The Oscars this year, like every other major event during this pandemic, was unusual to be sure and I have to say, refreshing and exciting too. There are several reasons why I think this year’s Oscars have become so important from a social standpoint, so – before my big night review and a look at the winners – I want to talk about how Mr. Oscar has evolved and adjusted. the years and how the ceremony has always been a part of any national or world event that surrounded it at the time.
Movies have always reflected the era in which they were made. Whether the stories take place in the past, present, or future, it’s impossible to escape the pitfalls of when they were released. The Oscars ceremony is proof of that.
The socio-economic, political and spiritual events of the time always had an impact on any decision made by the voting academy and many winners for “Better picture” throughout the 93 years of Oscar have shown this precise point in all aspects of production. Whether it is through their visual and audio art, their scriptwriting, their acting and their staging or finally through their themes and their stories, the result is the same – a rich barometer of the moment – of the good and the bad. moments in equal measure.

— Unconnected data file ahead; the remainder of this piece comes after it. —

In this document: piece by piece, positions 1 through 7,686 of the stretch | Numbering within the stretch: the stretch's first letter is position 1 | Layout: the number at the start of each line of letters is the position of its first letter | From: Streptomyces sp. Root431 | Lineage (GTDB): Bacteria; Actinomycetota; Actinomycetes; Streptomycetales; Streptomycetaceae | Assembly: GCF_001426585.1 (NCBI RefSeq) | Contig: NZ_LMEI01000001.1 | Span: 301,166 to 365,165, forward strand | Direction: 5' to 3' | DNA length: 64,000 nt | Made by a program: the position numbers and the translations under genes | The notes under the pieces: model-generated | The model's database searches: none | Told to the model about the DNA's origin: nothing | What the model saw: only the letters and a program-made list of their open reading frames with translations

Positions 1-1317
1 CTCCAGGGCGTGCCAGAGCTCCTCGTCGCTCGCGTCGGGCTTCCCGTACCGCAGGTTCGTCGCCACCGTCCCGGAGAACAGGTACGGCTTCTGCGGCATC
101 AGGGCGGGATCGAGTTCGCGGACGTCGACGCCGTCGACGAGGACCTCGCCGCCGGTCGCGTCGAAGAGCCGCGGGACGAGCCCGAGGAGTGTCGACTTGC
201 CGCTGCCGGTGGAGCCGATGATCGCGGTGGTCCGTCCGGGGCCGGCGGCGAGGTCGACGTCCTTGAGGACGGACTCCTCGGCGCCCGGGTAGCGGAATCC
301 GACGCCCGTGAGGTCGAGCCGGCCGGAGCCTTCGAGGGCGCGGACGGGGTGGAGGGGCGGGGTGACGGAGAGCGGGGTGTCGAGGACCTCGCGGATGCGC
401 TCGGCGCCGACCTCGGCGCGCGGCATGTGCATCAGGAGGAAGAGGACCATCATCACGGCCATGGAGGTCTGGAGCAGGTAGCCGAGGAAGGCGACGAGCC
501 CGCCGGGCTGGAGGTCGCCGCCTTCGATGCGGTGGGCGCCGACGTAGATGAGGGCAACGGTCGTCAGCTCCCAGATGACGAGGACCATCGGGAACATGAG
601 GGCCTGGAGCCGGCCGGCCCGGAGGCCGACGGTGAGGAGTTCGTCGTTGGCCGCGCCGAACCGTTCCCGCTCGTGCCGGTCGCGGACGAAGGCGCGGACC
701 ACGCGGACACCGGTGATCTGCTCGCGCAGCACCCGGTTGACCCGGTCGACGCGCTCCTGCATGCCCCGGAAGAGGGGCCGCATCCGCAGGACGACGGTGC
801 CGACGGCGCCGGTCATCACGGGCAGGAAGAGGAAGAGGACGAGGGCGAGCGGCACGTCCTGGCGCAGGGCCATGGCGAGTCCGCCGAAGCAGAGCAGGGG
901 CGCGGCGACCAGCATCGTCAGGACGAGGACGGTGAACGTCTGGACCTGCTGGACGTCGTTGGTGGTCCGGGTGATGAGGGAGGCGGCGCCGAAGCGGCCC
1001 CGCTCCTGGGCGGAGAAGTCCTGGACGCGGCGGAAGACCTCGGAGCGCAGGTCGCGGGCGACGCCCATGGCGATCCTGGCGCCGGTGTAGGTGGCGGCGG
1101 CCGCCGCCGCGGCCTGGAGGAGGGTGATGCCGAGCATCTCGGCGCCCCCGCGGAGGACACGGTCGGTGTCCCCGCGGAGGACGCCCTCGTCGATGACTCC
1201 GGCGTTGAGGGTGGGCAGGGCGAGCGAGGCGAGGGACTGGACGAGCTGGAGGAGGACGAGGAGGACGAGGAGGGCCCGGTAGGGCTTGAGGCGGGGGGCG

In the 1930s and 1940s, most of the best Oscar-winning images were dominated by films reflecting social struggles at home and wars abroad. “In the west, nothing is new,” (1930), “Carried away by the wind” (1939), “Madam. Miniver” (1942), “Casablanca” (1943), and “The best years of our life” (1946) were shining examples of the looming shadow of war. While “Great hotel” (1932), “It happened one night” (1934), ‘The Lost Weekend“(1945) and”Gentleman’s Agreement ”(1946) were many examples of the social and class struggles of the time.